Assessment on the Effectiveness of Technology Transfers Through the USAID-AIMS Project in Mozambique Agricultural Input Markets Strengthening (AIMS) III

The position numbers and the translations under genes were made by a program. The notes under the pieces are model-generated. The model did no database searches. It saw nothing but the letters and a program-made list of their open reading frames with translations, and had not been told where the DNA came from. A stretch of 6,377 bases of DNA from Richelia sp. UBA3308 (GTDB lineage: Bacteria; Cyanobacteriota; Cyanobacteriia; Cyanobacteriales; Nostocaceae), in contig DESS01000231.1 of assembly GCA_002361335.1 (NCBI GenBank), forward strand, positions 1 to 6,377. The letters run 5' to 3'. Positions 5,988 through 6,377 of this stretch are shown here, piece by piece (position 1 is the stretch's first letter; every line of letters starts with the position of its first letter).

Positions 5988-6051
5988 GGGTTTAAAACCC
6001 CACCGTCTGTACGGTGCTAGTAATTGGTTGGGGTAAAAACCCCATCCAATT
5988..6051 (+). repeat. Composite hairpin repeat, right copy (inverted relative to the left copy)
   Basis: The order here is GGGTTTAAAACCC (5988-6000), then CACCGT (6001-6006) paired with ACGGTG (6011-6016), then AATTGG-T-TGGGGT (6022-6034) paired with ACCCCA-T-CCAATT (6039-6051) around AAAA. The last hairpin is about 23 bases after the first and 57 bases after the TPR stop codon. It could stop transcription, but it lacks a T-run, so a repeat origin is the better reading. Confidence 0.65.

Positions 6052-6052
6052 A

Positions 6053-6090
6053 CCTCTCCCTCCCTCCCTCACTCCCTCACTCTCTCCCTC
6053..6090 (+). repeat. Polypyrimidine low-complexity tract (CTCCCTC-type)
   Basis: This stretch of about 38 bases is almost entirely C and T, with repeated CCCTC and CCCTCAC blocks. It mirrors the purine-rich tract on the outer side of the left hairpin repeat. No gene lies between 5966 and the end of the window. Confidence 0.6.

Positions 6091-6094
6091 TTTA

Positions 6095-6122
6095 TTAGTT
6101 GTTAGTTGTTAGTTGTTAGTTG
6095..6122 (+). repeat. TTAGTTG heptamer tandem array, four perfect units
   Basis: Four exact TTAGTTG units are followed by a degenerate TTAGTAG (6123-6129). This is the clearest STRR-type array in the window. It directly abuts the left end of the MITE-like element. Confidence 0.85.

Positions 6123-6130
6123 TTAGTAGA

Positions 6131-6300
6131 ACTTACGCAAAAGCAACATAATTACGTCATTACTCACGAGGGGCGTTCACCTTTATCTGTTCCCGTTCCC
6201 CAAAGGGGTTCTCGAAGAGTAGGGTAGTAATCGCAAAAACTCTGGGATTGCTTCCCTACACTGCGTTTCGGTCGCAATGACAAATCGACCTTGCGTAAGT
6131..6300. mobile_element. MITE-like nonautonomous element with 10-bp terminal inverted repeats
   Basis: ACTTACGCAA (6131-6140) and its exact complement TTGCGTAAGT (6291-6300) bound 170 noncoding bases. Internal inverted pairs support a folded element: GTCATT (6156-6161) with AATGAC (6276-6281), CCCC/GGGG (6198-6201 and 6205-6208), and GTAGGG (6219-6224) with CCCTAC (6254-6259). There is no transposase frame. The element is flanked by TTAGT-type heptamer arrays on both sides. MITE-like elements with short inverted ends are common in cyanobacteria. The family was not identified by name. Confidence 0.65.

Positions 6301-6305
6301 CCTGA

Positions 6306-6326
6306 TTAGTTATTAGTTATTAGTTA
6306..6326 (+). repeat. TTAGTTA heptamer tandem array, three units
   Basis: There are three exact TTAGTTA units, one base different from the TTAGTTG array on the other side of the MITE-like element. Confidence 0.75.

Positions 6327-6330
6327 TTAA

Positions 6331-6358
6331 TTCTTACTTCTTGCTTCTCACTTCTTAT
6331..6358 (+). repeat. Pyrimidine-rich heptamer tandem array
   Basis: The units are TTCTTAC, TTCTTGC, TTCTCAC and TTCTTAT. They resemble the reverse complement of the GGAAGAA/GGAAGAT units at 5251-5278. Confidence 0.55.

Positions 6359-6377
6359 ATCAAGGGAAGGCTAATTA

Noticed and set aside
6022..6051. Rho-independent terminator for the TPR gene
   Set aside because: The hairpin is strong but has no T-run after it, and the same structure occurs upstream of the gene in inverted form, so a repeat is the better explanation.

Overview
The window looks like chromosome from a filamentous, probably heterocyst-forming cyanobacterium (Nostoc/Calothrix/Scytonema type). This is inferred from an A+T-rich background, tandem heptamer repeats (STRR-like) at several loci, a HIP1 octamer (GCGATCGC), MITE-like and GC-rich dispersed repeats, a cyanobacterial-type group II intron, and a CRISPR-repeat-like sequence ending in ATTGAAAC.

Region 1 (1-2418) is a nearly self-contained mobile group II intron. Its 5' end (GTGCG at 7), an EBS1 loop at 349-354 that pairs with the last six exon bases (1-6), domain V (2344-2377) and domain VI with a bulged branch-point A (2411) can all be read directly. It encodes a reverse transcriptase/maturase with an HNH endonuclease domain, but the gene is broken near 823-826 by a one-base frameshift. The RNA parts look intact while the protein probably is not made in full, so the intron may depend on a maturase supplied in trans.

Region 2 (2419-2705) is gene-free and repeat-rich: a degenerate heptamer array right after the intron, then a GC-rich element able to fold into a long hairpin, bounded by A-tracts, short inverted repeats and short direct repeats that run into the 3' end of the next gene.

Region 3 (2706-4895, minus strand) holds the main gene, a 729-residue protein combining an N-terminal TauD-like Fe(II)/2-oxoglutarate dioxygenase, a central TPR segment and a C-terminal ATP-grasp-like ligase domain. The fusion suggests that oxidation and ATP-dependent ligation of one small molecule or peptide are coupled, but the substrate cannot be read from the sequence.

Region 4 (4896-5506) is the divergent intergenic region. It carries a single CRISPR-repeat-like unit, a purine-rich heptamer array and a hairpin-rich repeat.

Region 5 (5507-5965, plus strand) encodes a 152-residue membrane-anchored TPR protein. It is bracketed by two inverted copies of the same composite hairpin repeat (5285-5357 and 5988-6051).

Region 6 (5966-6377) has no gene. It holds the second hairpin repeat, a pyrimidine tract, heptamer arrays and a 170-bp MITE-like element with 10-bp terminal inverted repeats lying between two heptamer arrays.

Mozambique is a low-income developing country with 80 percent of the population engaged in agriculture and dominated by smallholders. The Mozambican government has noted that development of the agricultural sector is fundamental for improving food security and reducing poverty and has implemented several programs to revitalize and strengthen the agricultural sector. Yet agricultural productivity still remains low with yields averaging less than 1 ton/ha for major cereal crops. Some of the major challenges are use of subsistence farming practices and very low use of quality seed of superior varieties, mineral fertilizers and crop protection products. Farmers’ access to extension services is very limited and has declined over the past decade: 13 percent of farmers had access to extension services in 2003, and only 8.3 percent had access in 2008 (MINAG, 2010). The United States Agency for International Development (USAID)-funded Agricultural Input Market Strengthening (AIMS) project, in all its phases of operations since 2006, has effectively demonstrated and disseminated technologies relating to seeds (high-yielding varieties and hybrids), crop management techniques (spacing, tillage, intercropping), improved nutrient management techniques (fertilizer blends, herbicide application) and post-harvest technologies to improve the profitability of smallholder agriculture in a sustainable way. AIMS, in the last seven to eight years of its operation in Mozambique, has used different approaches in transferring technologies related to soil fertility management based on the needs of the micro-niches or location and crops. AIMS technology transfer mechanisms can be described as both demand-driven (farmer-conducted demonstrations) as well as supply-driven (agrodealer-conducted demonstrations) to enhance the accessibility and availability of fertilizers and other agro-inputs to smallholders. The survey sampled from 516 farmers in the Beira and Nacala corridors who benefitted indirectly through field days and farmer-to-farmer interactions from 168 farm demonstrations conducted through AIMS between 2009 and 2013 related to soil fertility management. These were conducted exclusively in 12 districts in three provinces (Manica, Sofala and Nampula). Additionally, demonstrations were conducted through agro-dealers during AIMS phase II (104 agro-dealers) and in phase III, partnering with the Sustainable Development Organization for Agriculture and Markets (AGRIMERC) (100 agro-dealers). AIMS project also partnered with Farm Input Promotions (FIPS) recently toward disseminating soil fertility-related technologies on an extensive scale to 36,000 smallholders, using starter or test kits in Manica province. With these partnerships, technologies were transferred through farmers and agrodealers in 23 districts from five provinces – Manica, Sofala, Zambezia, Tete and Nampula. The current assessment was undertaken knowing the effectiveness of technology transfers through the USAID-funded AIMS project in the last five to six years in Beira and Nacala corridors. Such an assessment would provide a few key meaningful insights on streamlining technology-related rollouts – in particular, on soil fertility management issues in the target areas – along with the opportunity to understand small farmers’ access to and demand in the use of agro-inputs. Considering the logistical limitations on time and resources, we decided to conduct the assessment on technology transfers through AIMS and its partners in 14 districts from four provinces, viz., Manica, Sofala, Tete and Nampula. On analyzing the effectiveness of AIMS technology transfers, we were able to compare three groups of farmers, viz., direct beneficiaries, or lead farmers of AIMS who conducted demonstrations in their fields, and indirect beneficiaries who attended the field days conducted by the AIMS direct farmers. We compared these two categories with – a “control” group of farmers who had no previous exposure to farm demonstrations conducted by AIMS or other projects. The assessment also included responses from AIMS partners such as FIPS and AGRIMERC, through whom technologies were disseminated among farmers. Our final assessment sample consists of farmers (143) and agro-dealers (18), covered through AIMS, AGRIMERC and FIPS programs from Beira and Nacala corridors. The final assessment sample is made up of 54 AIMS direct beneficiaries, 25 indirect AIMS farmers and 23 (control group) non-AIMS farmers. In addition, we interviewed 41 farmers who benefited from applying FIPS-technology input kits and agro-dealers who conducted successful demonstrations in partnership with AGRIMERC.